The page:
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Tuesday, January 6, 2009

The Unlucky Lucky Madoff Investors

So you were lucky enough to receive money back from Bernie Madoff before his pyramid scheme collapsed? Think again.

The usual process in pyramid scheme recoveries is for the court-appointed Receiver to obtain all the financial records of the scamster, including bank accounts. Then, disbursements are traced to each recipient, who receive a friendly letter telling that they must send all the money they received back to the Receiver, so that the Receiver can pool the moneys together for distribution to all victims. Oh, and by the way, if the moneys are not returned then the Receiver will either sue the victim or obtain an order to hold the victim in contempt of court.

Upon receiving such a letter, the scam victim yells "Bloody Murder!" and immediately complains that they put more money into the scheme than they ever got back, and are still in the hole.

The Receiver just doesn't care. The money is not that of the victim, the money is that of ALL victims. The Receiver's job is to husband all the remaining assets of the scheme into the pool, and the assets include those that were paid out of the "lucky" victims before the scheme collapsed.

But what if the victim who received money doesn't have any ready cash on hand? Tough. The receiver can bring a lawsuit against the victim, obtain a judgment, and then liquidate the victim's other assets, such as houses, IRAs, etc., until the Receiver gets back all the money received from Madoff.

Brutal? Yes, but necessary to protect all victims. It doesn't make any sense than an investor who received money from Madoff a month ago should be in a better position than one who didn't. The strong powers of the Receiver to claw money out of "lucky" investors is also why there is actually the possibility of some recovery by all victims. In the Reed Slatkin scam, for instance, victims received upwards of 40% of their original investments back. In the Cash-For-Titles scam of the late 1990s, victims received over 70% of their money back.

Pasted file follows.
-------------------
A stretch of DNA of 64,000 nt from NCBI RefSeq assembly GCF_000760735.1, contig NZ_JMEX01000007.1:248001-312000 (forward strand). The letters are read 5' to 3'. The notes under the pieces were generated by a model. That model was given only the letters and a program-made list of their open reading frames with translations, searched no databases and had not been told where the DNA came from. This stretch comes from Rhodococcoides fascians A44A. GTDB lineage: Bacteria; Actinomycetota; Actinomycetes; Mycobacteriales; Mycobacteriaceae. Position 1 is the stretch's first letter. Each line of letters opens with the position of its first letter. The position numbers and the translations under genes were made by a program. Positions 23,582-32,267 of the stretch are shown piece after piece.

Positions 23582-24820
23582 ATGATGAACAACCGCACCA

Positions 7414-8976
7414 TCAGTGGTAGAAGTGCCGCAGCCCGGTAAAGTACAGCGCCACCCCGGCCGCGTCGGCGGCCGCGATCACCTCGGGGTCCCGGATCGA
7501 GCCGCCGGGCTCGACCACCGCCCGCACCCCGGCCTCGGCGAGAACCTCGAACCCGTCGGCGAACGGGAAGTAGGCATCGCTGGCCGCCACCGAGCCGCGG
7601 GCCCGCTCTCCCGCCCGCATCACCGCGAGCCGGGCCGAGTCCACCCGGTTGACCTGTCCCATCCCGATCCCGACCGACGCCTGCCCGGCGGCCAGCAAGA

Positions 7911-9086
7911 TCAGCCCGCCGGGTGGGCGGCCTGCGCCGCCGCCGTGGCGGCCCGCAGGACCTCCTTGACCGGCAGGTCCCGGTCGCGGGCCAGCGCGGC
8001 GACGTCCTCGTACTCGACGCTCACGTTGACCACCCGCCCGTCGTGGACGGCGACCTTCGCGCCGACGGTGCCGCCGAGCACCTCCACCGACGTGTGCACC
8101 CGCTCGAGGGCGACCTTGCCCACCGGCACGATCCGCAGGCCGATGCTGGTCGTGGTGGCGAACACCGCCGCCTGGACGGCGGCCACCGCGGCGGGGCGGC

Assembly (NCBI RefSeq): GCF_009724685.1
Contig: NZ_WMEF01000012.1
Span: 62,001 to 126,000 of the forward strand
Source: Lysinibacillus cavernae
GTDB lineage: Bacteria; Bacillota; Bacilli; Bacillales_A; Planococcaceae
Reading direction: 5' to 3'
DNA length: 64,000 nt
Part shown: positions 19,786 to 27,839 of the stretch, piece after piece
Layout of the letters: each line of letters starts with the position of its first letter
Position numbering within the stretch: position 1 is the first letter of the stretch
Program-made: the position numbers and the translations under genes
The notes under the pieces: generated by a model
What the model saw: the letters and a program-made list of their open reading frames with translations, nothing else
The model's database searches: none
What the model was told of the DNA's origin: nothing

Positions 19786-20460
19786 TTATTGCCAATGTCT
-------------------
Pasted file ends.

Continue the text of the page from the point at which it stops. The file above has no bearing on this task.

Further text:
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Saturday, December 27, 2008

Madoff Scheme Investors Will Have To Give Back Even If Less Than Original Investment

Some of the victims of the Madoff pyramid scheme are about to receive more bad news -- If they received any money back from Madoff, the Receiver will want it back.

When a pyramid scheme collapses, the Court appoints a Receiver to husband and sequester all the assets of the scheme for the benefit of all investors. The Receiver will create a Victim's Fund, and all victims will receive a percentage of the Victim's Fund based on the size of their original investment.

The assets of the scheme include payments that the scheme made to others, including payments back to investors. If a Madoff investor received anything back from Madoff -- even if it was less than their original investment -- they will have to give that amount of money back to the Receiver, to be pooled with any other money and assets that the Receiver can find, and then these investors will get their percentage of the Victim's Fund.

If a Madoff investor refuses to pay the Receiver back, the Receiver can sue the investor and make the investor pay the costs and attorney fees of recovery, in addition to getting the money back. In some situations, the Court may also issue order to hold a recalcitrant investor in jail for contempt. "Resistance," as one might hear in a sci-fi B-movie, "is futile." It can also be very costly.

Charities are not exempt from disgorgement. If a charity received money from Madoff, it had better be prepared to give the money back. Charities may have exemption from income taxes from the IRS, but charities have no special exemption at all from Receiver-ordered disgorgement of what amounts to criminal proceeds. This will hit a lot of charities hard at this time when the economy is sharply down and charitable inflows have slowed from a mighty river to a miserly trickle.

Receivers and disgorgement are one of the more unpleasant things about pyramid schemes, and have the effect of re-victimizing the victims, sort of like having a rape victim testify at trial. But it is necessary to protect the rights of all investors, and not just those who received redemptions from Madoff.

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